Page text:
Thank you to Mr Caine for pointing out these beautiful Lenticular Cloud pictures on the BBC website here. They are often mistaken for UFO’s and can be found at low , mid or high levels.
How are they formed? They are formed when moist air flows over raised ground, such as a hill or mountain peak. When the air consists of alternating moister and drier layers of air, it can lead to lenticular clouds They are also known as pile d’assiettes (French for ‘a stack of plates’).
As a member of the Cloud Appreciation Society I’m always very interested in anything cloud based. I’m not into Blue Sky Thinking at all..
This sunset photo following Hurricane Irene in New York City is beautiful. Taken by Inga Sarda-Sorensen which I found through my Twitter Feed, it underlines the amazing combination of modern communication technology to embrace some truly incredible natural scenes.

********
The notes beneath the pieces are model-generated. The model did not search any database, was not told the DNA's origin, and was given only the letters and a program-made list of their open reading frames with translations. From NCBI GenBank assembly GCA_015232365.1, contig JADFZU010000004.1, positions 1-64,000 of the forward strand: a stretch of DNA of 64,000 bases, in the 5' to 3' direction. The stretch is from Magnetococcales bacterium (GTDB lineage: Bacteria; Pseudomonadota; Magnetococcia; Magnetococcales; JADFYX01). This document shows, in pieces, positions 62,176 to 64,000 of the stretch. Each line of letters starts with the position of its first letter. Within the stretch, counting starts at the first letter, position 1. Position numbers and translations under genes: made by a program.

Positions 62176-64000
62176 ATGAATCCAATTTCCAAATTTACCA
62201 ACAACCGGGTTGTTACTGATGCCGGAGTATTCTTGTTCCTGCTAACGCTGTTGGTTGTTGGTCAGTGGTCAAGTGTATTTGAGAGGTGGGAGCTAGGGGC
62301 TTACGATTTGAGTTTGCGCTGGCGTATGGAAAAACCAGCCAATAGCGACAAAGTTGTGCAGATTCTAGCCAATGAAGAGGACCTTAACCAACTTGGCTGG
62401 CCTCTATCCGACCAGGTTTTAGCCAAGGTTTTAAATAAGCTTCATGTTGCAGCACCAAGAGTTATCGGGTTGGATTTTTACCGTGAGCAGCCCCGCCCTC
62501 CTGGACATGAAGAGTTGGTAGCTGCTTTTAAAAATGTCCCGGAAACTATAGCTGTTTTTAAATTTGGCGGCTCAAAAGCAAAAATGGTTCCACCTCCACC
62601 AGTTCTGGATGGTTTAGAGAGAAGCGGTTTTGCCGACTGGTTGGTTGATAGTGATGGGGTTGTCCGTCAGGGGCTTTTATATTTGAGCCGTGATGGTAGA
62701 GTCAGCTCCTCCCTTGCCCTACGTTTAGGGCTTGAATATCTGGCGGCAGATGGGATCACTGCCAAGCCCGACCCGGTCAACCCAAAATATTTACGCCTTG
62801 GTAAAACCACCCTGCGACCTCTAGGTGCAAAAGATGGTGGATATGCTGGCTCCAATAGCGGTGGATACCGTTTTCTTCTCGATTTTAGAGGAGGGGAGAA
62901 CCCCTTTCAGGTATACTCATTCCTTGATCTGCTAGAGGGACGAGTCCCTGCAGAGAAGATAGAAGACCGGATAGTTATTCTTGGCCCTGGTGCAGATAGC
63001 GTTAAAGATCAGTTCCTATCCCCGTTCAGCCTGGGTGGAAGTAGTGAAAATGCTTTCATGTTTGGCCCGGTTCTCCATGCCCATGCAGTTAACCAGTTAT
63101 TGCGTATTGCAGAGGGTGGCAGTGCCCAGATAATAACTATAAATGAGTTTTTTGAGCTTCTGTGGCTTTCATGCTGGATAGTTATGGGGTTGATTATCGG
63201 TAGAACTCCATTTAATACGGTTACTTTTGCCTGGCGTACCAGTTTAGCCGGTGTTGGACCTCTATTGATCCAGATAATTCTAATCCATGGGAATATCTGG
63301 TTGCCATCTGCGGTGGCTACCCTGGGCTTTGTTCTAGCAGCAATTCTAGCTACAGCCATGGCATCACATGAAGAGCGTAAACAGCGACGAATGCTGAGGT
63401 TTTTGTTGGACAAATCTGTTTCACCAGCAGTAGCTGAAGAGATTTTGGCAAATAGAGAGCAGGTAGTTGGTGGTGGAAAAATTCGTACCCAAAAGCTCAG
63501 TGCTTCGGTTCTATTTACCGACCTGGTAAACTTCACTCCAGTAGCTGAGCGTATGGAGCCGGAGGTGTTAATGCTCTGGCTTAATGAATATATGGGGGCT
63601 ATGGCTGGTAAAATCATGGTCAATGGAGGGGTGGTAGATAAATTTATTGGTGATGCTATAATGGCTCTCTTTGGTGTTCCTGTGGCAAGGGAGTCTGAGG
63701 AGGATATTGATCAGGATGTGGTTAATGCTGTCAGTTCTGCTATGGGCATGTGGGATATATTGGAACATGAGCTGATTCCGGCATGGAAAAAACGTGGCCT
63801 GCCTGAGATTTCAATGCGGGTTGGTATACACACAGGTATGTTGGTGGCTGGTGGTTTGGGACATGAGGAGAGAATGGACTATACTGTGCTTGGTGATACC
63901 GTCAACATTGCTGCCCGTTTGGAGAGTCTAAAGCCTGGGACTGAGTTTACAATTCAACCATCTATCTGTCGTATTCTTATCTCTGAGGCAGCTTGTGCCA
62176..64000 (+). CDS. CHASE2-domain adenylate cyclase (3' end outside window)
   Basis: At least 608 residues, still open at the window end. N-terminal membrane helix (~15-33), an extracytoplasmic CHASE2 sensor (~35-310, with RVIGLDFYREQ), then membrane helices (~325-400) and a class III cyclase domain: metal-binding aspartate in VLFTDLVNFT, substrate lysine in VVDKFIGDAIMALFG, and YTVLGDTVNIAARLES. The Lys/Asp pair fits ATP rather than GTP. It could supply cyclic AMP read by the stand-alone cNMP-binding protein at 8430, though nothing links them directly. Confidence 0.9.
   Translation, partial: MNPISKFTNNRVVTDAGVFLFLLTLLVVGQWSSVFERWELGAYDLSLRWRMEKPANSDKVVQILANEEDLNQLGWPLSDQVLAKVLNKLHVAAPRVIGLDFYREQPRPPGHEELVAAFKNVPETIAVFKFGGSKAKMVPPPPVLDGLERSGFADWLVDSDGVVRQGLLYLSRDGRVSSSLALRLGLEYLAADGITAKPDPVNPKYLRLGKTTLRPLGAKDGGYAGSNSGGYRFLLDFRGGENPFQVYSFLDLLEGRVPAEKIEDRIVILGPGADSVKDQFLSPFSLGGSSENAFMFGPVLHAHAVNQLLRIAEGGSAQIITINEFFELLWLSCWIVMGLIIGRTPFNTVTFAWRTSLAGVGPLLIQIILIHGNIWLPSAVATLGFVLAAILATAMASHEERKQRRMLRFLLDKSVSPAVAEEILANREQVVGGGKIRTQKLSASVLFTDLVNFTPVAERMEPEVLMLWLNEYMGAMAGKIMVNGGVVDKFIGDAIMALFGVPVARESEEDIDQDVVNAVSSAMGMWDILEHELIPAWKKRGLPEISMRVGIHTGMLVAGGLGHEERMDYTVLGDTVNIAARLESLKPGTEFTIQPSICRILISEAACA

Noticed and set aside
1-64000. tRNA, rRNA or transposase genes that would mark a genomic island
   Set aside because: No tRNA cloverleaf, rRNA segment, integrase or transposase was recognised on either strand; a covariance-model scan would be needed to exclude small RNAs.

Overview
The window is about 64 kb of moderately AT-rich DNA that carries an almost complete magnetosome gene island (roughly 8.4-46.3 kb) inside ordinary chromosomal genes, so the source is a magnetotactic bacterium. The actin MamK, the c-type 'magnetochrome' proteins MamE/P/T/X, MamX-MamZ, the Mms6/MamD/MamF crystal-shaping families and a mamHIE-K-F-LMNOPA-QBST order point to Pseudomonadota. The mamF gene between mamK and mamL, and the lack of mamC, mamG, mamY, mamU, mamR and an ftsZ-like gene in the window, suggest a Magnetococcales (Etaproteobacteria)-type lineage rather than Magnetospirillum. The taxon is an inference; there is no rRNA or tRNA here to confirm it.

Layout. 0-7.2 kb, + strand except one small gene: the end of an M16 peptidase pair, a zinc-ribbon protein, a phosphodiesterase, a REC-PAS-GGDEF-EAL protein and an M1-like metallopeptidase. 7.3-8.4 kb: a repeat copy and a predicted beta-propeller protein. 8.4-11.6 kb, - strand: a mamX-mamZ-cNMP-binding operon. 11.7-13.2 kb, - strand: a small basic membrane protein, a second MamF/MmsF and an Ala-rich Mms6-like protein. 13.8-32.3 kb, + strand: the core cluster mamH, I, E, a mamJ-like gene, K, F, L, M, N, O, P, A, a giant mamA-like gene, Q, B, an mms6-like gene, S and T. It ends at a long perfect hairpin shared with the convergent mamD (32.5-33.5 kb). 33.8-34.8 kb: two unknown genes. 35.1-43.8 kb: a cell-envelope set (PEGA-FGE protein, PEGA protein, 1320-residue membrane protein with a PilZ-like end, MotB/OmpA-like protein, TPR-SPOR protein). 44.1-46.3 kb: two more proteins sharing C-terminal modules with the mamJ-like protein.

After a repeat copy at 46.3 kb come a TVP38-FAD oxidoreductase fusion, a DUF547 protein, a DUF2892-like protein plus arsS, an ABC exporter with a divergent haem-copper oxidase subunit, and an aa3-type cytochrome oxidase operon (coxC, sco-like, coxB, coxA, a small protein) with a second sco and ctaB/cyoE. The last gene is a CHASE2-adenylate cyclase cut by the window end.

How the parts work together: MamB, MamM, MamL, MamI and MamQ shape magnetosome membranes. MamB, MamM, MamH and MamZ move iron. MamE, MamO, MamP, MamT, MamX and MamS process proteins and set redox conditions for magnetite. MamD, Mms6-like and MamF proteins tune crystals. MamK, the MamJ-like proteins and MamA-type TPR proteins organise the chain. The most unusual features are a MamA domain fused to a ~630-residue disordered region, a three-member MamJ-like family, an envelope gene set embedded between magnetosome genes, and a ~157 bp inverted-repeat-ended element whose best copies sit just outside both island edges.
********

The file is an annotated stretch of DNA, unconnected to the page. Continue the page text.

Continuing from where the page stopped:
Some Hurricane Irene Links:
- Hurricane Irene has been tracked by Google Maps here
- An interesting comparison of Hurricane Irene and Hurricane Katrina here
- National Hurricane Centre Irene here
- Hurricane Irene NASA picture here and excellent detailed information here
- Wikipedia Hurricane Irene here
I’ve been thinking about the fact that we we sent people to the moon 40 years ago with technology that had less processing power than the average modern calculator. Why has space travel stagnated? Possibly because we’ve got enough problems and money that needs to be spent on sorting out the issues on Planet Earth.
The image of Earth rise is apparently the most famous picture in history although I prefer the image that the Voyager 1 Spacecraft took called Pale Blue Dot to give an idea of how small we are in the universe. I’ve alos found this page which has a great compilation of Images of Earth from Planetary Spacecraft from the Planetary Society.
The website We Choose the Moon is a brilliant website celebrating the 40th Anniversary of the Apollo 11 Lunar Landing.